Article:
When I married Fred, he had three children from his first marriage. The youngest was 8 and the other two were teenagers. As with most of us, I had no idea what I was getting into. I could not imagine that the daughter would get pregnant and married at 17, that the youngest son would live with us from age 11 to 20, or that long periods of time would pass with no communication between us and Fred’s kids. Ours was not just a geographical separation but an emotional separation as well. Fred was not a hands-on dad, and I didn’t feel confident leaping over him to cozy up to the three kids. We were cordial enough, but it certainly wasn’t like I imagine having our own would be.
Whatever separation we have had over the last 26 years, they rallied last month when their father died. Michael, the youngest at 34, came bearing food. He was here to help me, he said, and he did. So did his sister, Gretchen, 42, who drove nonstop from California. Ted, the oldest, couldn’t get away from work, but he sent a eulogy and was here in spirit.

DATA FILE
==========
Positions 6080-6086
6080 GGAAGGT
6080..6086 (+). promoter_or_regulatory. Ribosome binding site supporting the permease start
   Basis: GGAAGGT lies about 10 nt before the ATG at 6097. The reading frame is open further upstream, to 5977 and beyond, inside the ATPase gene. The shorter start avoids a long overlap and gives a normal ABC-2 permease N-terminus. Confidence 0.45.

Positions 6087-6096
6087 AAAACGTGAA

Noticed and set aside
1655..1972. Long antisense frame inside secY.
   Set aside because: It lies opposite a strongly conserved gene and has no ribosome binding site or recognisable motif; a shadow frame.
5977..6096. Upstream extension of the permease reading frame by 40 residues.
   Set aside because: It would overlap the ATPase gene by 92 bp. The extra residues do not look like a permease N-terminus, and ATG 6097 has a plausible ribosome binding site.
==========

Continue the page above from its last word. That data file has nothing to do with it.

Gretchen brought her mom. We are lucky that we have always gotten along well. I know that is not the norm, but it was kind of wonderful bringing together the whole picture of Fred’s adult life, each of us sharing the parts that we lived with him. As Gretchen put it at the funeral, “Mom” had the first half of his life, and “Sue” had the second.
We stayed up late drinking wine, going through photos to create a display for the service, and telling stories about Fred. My father and brother also came up from California and it really did feel like one happy family. In death, Fred brought us all together, and I felt the barriers between us dissolve.
Will I see them again now that Fred is gone? I think I will. It took a lot of years but we are finally a family.
If your stepchildren are giving you nothing but grief, hang in there. They will grow up, and you will always have one big thing in common: You all love the same person.